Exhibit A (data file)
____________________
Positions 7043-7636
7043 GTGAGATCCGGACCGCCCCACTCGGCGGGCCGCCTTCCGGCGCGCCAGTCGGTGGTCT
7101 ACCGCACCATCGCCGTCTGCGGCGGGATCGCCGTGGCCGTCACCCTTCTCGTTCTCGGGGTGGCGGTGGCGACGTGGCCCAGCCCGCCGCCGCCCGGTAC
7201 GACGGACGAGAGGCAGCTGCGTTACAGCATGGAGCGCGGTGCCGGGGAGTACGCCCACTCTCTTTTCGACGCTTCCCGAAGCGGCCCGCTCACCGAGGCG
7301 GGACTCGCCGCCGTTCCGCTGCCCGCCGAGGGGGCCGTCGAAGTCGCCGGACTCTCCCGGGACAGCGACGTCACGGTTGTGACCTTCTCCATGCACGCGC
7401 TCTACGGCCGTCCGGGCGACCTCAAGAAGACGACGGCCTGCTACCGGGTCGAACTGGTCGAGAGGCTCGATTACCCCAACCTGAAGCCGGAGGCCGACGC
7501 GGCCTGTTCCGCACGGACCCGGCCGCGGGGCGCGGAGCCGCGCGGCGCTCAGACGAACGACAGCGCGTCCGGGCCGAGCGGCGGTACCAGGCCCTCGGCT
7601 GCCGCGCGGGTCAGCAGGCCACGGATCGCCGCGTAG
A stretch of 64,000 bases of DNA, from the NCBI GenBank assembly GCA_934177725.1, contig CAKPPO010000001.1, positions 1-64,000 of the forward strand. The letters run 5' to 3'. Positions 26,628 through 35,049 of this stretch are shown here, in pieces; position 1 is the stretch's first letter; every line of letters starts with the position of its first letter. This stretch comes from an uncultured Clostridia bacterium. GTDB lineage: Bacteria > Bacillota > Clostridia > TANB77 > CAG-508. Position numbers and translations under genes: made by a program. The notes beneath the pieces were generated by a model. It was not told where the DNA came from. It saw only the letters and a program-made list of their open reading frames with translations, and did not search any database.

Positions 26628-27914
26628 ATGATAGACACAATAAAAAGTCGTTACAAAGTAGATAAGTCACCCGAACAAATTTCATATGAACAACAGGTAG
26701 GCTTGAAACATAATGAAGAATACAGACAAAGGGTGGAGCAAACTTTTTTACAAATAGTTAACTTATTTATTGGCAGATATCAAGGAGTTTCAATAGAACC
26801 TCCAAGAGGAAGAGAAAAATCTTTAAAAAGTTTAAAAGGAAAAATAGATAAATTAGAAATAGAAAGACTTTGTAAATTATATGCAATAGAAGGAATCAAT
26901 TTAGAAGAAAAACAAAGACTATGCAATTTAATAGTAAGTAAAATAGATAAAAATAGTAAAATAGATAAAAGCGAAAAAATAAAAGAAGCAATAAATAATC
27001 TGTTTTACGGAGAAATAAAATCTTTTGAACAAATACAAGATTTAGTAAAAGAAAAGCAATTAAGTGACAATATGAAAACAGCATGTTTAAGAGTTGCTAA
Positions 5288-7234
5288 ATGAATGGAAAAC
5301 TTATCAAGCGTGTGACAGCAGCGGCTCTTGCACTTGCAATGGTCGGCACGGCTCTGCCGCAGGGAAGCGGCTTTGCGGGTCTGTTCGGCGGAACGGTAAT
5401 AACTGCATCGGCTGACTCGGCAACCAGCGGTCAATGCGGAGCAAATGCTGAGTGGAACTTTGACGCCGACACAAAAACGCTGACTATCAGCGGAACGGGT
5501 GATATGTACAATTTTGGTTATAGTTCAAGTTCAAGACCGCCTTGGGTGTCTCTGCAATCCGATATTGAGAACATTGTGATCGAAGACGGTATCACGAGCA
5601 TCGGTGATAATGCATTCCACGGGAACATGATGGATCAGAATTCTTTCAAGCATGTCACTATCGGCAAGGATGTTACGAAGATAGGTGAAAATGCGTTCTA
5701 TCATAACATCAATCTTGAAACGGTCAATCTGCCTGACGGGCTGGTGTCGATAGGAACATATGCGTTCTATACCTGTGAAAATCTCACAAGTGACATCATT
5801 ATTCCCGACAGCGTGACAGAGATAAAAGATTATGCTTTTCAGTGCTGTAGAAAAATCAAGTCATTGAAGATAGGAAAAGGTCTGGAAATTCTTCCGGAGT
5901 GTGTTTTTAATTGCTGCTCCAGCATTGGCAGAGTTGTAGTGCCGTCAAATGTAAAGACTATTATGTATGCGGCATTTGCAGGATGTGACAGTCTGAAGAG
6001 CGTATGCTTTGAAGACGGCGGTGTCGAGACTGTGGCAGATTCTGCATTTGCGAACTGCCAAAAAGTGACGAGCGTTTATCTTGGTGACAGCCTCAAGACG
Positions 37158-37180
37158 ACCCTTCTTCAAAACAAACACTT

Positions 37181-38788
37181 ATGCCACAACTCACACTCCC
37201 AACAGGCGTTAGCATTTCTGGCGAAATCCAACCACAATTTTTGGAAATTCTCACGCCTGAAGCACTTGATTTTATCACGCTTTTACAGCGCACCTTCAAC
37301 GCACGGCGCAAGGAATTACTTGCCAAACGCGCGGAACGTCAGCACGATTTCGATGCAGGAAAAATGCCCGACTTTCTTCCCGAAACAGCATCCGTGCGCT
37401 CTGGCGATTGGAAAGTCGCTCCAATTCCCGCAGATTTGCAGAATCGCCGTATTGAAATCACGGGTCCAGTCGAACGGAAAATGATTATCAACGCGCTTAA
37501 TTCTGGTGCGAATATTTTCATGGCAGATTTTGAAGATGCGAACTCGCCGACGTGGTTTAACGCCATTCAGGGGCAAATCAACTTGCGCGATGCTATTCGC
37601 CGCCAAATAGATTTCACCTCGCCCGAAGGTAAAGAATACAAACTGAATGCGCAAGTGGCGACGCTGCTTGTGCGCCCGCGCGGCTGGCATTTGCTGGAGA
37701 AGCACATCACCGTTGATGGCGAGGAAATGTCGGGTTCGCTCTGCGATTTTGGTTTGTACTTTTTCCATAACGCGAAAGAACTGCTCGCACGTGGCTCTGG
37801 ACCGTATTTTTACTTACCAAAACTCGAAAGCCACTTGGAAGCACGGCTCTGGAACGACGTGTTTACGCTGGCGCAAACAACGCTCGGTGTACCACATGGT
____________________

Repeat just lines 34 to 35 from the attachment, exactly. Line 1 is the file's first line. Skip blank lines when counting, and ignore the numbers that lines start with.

37601 CGCCAAATAGATTTCACCTCGCCCGAAGGTAAAGAATACAAACTGAATGCGCAAGTGGCGACGCTGCTTGTGCGCCCGCGCGGCTGGCATTTGCTGGAGA
37701 AGCACATCACCGTTGATGGCGAGGAAATGTCGGGTTCGCTCTGCGATTTTGGTTTGTACTTTTTCCATAACGCGAAAGAACTGCTCGCACGTGGCTCTGG